Rails Engage: rails generate

Rails comes with a lot of magic. When I was learning Ruby and Ruby on Rails, I was taught Ruby first, moved up slowly, and then was shown that all the things I did the hard way could be done by typing “rails generate” (or even just “rails g”!). I think the way I learned was good, but listen — we don’t have time for that right now, so we are just going to throw out this command and I will explain to you what it does. The deeper concepts can come later, but right now the most important thing is to get our hands dirty right away and generate a lot of code.

“rails generate” makes a lot of assumptions about what you might want in a robust web application and it generates things accordingly. There are more one-liners that can be used later to continue to expand your application as you need them.

The first command is rails new. rails tells your computer to use that code base and new is the command to generate a whole bunch of pre-written template code. You’ll need one more thing after that, and it’s your app name. So rails new marleigh will make all of those files generate in a folder called marleigh in whatever directory you are currently in. Make sure you know where you are in your terminal when you make this folder so you can find it again! If you aren’t sure where you are, you can type pwd. That stands for “print working directory.”

So rails new makes a lot of stuff. Do you need all of it? No. Shouldn’t you be writing beautiful, minimalist, clean code from the very beginning? No. You will have plenty of time to craft elegant code in the future, but right now let’s just get something running. It’s easy to get caught up the former and never get to the latter.

But what do we get?

On the left is an image of what gets generated when you run that one line. That’s a lot of stuff! When I was cruising around on Github before learning anything about Rails, all of these files and folders scared the hell out of me. I also assumed they were all generated manually and that everyone knew everything about what all of these files and folders did and I had no idea where to look and I’d never get anything right and was just a big dum-dum. That’s wrong.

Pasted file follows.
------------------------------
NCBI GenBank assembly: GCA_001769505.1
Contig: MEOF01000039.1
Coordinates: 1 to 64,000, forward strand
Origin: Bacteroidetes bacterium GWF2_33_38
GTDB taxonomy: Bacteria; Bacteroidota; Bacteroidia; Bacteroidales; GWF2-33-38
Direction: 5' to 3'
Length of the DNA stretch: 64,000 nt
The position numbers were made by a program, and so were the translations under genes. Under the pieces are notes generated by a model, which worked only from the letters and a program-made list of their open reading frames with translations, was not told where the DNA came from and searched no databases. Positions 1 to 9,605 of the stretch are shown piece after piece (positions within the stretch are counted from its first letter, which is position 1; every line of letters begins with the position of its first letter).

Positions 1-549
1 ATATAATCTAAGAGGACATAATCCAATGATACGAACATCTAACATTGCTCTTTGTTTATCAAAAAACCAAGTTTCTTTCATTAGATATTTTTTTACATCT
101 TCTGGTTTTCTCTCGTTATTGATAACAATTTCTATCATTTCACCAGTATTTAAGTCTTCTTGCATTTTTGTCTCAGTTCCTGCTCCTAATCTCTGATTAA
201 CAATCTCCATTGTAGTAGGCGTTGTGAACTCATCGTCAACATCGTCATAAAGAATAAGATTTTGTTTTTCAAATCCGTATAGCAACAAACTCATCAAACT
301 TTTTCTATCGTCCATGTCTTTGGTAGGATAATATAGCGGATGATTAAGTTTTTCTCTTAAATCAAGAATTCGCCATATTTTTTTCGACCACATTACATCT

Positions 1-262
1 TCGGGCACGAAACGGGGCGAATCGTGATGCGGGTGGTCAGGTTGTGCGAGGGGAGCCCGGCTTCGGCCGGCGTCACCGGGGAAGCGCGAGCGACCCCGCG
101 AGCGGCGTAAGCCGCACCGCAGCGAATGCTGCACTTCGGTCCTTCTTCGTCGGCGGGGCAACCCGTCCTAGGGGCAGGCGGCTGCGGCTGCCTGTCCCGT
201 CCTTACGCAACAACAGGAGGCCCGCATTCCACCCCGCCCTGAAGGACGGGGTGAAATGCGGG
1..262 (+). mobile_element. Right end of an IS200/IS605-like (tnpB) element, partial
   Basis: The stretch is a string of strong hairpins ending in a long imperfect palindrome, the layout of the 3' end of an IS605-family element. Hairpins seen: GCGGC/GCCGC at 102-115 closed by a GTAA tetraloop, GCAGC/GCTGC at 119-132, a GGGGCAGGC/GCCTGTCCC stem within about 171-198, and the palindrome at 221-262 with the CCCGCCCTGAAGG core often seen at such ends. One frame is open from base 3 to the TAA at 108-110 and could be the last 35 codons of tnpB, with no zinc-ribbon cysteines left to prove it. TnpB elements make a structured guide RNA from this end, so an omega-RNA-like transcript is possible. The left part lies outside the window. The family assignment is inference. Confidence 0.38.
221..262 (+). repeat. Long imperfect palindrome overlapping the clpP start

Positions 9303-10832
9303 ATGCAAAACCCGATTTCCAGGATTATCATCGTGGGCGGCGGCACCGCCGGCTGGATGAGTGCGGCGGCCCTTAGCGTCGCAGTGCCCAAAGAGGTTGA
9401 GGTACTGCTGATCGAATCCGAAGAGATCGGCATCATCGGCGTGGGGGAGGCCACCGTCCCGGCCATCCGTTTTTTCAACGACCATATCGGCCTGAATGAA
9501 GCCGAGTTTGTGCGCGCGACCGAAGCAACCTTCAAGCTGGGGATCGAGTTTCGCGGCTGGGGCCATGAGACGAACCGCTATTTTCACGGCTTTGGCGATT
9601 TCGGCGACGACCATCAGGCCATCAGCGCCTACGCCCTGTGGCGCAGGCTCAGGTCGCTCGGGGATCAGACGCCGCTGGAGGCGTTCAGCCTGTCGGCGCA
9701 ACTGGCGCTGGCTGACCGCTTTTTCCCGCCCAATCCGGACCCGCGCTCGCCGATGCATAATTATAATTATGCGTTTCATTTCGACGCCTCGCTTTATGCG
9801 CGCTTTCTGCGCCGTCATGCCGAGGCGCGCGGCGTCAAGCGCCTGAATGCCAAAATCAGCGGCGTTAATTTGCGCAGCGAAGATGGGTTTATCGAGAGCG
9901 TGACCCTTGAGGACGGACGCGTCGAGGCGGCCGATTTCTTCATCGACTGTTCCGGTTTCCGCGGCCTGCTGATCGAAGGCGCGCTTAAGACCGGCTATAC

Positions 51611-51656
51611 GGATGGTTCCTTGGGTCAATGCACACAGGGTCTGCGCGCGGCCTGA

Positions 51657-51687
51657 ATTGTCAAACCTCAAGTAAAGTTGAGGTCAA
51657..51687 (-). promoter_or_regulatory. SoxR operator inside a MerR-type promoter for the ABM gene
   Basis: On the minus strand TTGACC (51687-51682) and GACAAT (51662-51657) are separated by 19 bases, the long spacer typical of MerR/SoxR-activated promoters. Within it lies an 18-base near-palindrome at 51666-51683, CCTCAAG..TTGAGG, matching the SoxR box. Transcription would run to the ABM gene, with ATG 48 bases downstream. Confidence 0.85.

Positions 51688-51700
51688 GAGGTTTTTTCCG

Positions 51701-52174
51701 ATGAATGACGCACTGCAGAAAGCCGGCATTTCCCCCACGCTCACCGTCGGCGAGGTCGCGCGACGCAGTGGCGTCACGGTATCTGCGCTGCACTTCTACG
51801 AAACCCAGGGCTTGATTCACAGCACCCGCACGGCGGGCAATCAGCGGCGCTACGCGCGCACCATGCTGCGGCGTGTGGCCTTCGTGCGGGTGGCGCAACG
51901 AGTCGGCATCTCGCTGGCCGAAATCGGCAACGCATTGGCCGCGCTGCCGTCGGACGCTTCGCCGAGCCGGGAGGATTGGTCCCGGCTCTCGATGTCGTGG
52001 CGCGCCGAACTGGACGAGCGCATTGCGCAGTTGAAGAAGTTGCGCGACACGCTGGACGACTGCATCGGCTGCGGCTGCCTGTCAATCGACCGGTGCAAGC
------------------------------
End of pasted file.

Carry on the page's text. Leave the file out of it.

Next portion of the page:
Here’s what’s right.

app – Most of your code will be written in this folder. It contains the models, controllers, and views, which are at the heart of the Rails framework. Another important folder within this one is the assets folder. There are other folders, too, but they are not required and you can ignore them for now. Just remember the MVC – we’ll go into that later when we start writing. The assets folder is for putting your custom CSS, JavaScript, and images.

bin – The code in this folder helps start up your app. If you have other things helping you out, they may needed to be booted up in here along with Rails. From the start, it’ll have what you need to get things running.

config – The config folder also gives you what you need to get off the ground, but very useful if you need to make modifications in the future, like because you are using a different server and need to change the database.yml file. There is one very important file in here, though, and it’s routes.rb. You will be using it even for a basic application.

db – Your database lives in this folder! seeds.rb is for populating seed data when you are testing.

lib – Other libraries go here.

log – Log files! You probably won’t need to look at these very much initially, but be glad they are there.

public – This is the only public part of your site. The rest of it is all hidden. Error pages, rules for robots like web scrapers, and your favicon (the tiny icon in the tab- section of your browser) live here by default.

test – An important component to writing code is writing tests to make sure that code works. I’m not gonna help you learn how to write tests, though.

tmp – Don’t worry about it. Just a spot for temporary files.

vendor – This is where you put code libraries from other places, like if you use Bootstrap or a JavaScript library. It’s the same as putting it in the Assets folder in /app but it’s polite to put code you didn’t write or generate into this folder. It also helps keep you organized.

config.ru – The ru stands for rackup. This configures the application for use with Rack-based servers. It’s set up as default.

Gemfile – If your app uses other gems (Ruby libraries) to accomplish tasks, the names of those gems should go here so that it can be easily loaded by anyone wanting to use the application. The Gemfile.lock file is created after it is “bundled.”

Rakefile – If you find yourself doing a task frequently and want to automate it, you can turn it into a rake task. If you have one of those, you can put it here so that it loads along with your application.

.gitignore – This is where you put files that you don’t want to upload to git. This is in all git repositories, but Rails auto-populates it with stuff you never need to load to a public git directory.

README – Documentation is important. This is a good place to put information about your app and how to use it.

It’s still a lot all at once, right? And how do those pieces even work together?! That’ll be what we go into next when we start writing code. A lot of this stuff is excessive for what you want to do, but it helps us get to the fun stuff right away.

The first link in the resources is great at explaining all of this in detail, so I recommend going over it (and over it and over it) to have a good understanding of how these parts work together.


Getting Started with Rails

Thoughtbot’s Learn Rails

Rails Portfolio

Ruby on Rails Tutorial